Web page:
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Quapaw Indian Tribe

The Quapaws are the Arkansas Indians. They were once a powerful tribe, claiming a vast territory which extended from the Mississippi to head waters of the Red River. As the tract remained at the time of the cession, it was bounded on the north by the Arkansas and the Canadian rivers, on the south by the Red River down almost to Shreveport, thence to the Mississippi River. The Quapaws represented the southern division of the Siouan family. Much of the land ceded by the Osages belonged of right to the Quapaws, and especially that bordering on the Mississippi in Missouri

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Pottawatomie Indian Tribe

The history of the Pottawatomies, even after they were in communication with the Europeans, is difficult and often obscure. Their name signifies People of the place of the fire. They came to be generally known as the “Fire Nation.” There is reason to believe that the Pottawatomies, the Chippewas, and the Ottawas originally formed one tribe. As one people they lived in that country about the upper shores of Lake Huron. The separation into three parts probably occurred there, and the Jesuits found them at Sault St. Marie in 1640. In 1670 the tribe or some portion of it, was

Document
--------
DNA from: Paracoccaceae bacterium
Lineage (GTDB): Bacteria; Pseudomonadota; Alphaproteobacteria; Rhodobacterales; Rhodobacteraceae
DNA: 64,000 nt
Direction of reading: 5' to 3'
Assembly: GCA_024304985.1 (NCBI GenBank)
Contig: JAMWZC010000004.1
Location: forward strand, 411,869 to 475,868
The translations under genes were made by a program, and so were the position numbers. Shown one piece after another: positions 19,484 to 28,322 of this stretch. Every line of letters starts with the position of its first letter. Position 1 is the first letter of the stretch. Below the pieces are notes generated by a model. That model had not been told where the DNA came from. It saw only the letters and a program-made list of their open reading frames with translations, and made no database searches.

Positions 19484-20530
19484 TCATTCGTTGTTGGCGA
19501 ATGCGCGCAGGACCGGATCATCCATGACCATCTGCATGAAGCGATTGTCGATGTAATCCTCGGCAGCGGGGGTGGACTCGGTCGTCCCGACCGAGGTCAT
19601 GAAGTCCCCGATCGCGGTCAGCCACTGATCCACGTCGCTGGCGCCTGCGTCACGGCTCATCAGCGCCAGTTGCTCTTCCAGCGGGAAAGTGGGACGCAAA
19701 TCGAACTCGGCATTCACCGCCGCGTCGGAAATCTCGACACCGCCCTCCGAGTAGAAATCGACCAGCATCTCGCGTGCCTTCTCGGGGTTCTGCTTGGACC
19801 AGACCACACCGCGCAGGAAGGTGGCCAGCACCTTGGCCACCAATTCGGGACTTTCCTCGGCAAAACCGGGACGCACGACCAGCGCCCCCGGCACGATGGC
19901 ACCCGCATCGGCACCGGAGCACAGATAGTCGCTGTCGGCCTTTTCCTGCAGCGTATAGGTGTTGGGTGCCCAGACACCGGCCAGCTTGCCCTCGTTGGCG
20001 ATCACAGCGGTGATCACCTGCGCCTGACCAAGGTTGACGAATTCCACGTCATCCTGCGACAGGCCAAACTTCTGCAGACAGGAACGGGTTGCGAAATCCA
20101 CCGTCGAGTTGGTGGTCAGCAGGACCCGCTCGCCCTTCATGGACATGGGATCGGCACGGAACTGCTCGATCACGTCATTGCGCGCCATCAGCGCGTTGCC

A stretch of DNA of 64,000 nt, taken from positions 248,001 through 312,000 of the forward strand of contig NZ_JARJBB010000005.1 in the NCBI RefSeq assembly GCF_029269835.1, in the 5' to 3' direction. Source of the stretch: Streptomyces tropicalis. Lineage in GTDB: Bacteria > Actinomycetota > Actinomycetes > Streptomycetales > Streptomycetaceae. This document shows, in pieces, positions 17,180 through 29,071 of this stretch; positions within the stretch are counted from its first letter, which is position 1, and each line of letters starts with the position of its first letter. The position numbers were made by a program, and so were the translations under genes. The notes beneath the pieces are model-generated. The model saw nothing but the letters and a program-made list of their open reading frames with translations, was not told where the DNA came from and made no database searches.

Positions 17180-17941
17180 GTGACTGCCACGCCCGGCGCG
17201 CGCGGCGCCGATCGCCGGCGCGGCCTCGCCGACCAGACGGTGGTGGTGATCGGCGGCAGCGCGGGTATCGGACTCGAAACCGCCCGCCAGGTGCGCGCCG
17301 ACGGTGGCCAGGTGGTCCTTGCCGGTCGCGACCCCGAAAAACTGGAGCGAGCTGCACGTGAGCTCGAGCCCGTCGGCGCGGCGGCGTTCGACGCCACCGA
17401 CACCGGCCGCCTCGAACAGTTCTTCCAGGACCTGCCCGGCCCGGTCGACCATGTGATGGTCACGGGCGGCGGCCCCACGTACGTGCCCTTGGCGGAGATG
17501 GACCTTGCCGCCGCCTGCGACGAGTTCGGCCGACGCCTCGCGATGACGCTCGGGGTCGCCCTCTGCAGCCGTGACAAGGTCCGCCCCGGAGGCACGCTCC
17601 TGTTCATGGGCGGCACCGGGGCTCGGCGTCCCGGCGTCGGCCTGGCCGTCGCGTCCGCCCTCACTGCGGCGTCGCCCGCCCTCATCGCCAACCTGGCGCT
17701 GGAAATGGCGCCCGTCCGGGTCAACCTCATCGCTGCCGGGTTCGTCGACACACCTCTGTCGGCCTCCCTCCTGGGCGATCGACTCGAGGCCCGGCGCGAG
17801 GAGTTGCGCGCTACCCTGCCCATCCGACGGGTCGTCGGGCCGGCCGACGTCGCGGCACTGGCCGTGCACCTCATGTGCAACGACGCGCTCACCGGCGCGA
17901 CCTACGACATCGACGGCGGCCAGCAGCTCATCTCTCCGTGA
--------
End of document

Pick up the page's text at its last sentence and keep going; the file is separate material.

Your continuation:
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Pawnee Indian Tribe

The Pawnee lands in Kansas were taken by the Government through treaties with the Kansas and Osages. The cession of the Pawnees in Kansas was insignificant. They had a much better title to Kansas west of the Blue than any other tribes. Irving found the remains of their towns on the Cimarron as late as 1832. Brower claimed to have traced them or their kindred from the Ozarks to the forks of the Kansas River. They lived on the Lower Neosho, in the vicinity of the present Vinita, in the time of Du Tisne. But they were despoiled by the

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Ottawa Indian Tribe

The Ottawas were found on the Georgian Bay by Champlain in 1615. They seem to have been a people who traded much with other tribes. They had developed a commerce in tobacco, medicinal herbs and roots, rugs, mats, furs and skins, cornmeal, and an oil made of the seeds of the sunflower. They were in close alliance with the Hurons, or Wyandots, from the first. And the Wyandots raised tobacco for the Indian trade. The history of the Ottawas runs much like that of the other tribes found along the Great Lakes. They claim that they owned the country through

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Osage Indian Tribe

The Osage tribe is theoretically separated into twenty-one fireplaces. These fireplaces were grouped into three divisions: The Seven Tsi-shu Fireplaces The Seven Hanka Fireplaces The Seven Osage Fireplaces (the Wa-sha-she Fireplaces) Each fireplace is a gens, so the Osage tribe is composed of twenty-one gentes, or clans. When the two “sides” of the tribe were fixed—the War Side and the Peace Side—there were but fourteen gentes in the Nation. At that time the Osage camping circle, or tribal circle was adopted. Positions for the fourteen gentes were provided. The circle is shown as follows. At some period after the adoption